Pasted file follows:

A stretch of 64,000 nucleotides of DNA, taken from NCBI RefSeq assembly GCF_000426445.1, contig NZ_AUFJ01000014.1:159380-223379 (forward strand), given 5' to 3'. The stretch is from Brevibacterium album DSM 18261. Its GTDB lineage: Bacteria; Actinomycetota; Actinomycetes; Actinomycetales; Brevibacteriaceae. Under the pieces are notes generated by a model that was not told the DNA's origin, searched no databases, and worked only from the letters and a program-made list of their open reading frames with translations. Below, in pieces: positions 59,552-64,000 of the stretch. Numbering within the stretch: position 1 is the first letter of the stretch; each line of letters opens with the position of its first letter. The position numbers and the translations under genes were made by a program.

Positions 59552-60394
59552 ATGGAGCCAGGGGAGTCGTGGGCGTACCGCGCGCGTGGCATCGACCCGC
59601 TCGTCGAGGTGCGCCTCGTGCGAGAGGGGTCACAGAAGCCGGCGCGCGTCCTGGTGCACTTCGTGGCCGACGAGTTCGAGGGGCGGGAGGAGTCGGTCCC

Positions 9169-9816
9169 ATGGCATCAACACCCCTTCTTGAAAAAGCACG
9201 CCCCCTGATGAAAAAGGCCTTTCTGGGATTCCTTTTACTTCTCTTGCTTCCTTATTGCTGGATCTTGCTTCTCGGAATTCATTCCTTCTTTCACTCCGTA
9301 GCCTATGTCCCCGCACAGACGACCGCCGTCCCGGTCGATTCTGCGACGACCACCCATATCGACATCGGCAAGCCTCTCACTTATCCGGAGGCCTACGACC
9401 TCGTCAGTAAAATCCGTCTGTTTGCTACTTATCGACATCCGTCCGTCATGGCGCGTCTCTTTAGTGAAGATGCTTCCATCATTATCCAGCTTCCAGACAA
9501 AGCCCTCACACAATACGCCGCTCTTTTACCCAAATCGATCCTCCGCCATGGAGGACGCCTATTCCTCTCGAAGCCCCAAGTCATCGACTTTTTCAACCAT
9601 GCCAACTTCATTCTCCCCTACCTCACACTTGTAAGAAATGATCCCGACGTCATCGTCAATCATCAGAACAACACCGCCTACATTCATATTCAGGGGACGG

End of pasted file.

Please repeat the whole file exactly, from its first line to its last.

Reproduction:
A stretch of 64,000 nucleotides of DNA, taken from NCBI RefSeq assembly GCF_000426445.1, contig NZ_AUFJ01000014.1:159380-223379 (forward strand), given 5' to 3'. The stretch is from Brevibacterium album DSM 18261. Its GTDB lineage: Bacteria; Actinomycetota; Actinomycetes; Actinomycetales; Brevibacteriaceae. Under the pieces are notes generated by a model that was not told the DNA's origin, searched no databases, and worked only from the letters and a program-made list of their open reading frames with translations. Below, in pieces: positions 59,552-64,000 of the stretch. Numbering within the stretch: position 1 is the first letter of the stretch; each line of letters opens with the position of its first letter. The position numbers and the translations under genes were made by a program.

Positions 59552-60394
59552 ATGGAGCCAGGGGAGTCGTGGGCGTACCGCGCGCGTGGCATCGACCCGC
59601 TCGTCGAGGTGCGCCTCGTGCGAGAGGGGTCACAGAAGCCGGCGCGCGTCCTGGTGCACTTCGTGGCCGACGAGTTCGAGGGGCGGGAGGAGTCGGTCCC

Positions 9169-9816
9169 ATGGCATCAACACCCCTTCTTGAAAAAGCACG
9201 CCCCCTGATGAAAAAGGCCTTTCTGGGATTCCTTTTACTTCTCTTGCTTCCTTATTGCTGGATCTTGCTTCTCGGAATTCATTCCTTCTTTCACTCCGTA
9301 GCCTATGTCCCCGCACAGACGACCGCCGTCCCGGTCGATTCTGCGACGACCACCCATATCGACATCGGCAAGCCTCTCACTTATCCGGAGGCCTACGACC
9401 TCGTCAGTAAAATCCGTCTGTTTGCTACTTATCGACATCCGTCCGTCATGGCGCGTCTCTTTAGTGAAGATGCTTCCATCATTATCCAGCTTCCAGACAA
9501 AGCCCTCACACAATACGCCGCTCTTTTACCCAAATCGATCCTCCGCCATGGAGGACGCCTATTCCTCTCGAAGCCCCAAGTCATCGACTTTTTCAACCAT
9601 GCCAACTTCATTCTCCCCTACCTCACACTTGTAAGAAATGATCCCGACGTCATCGTCAATCATCAGAACAACACCGCCTACATTCATATTCAGGGGACGG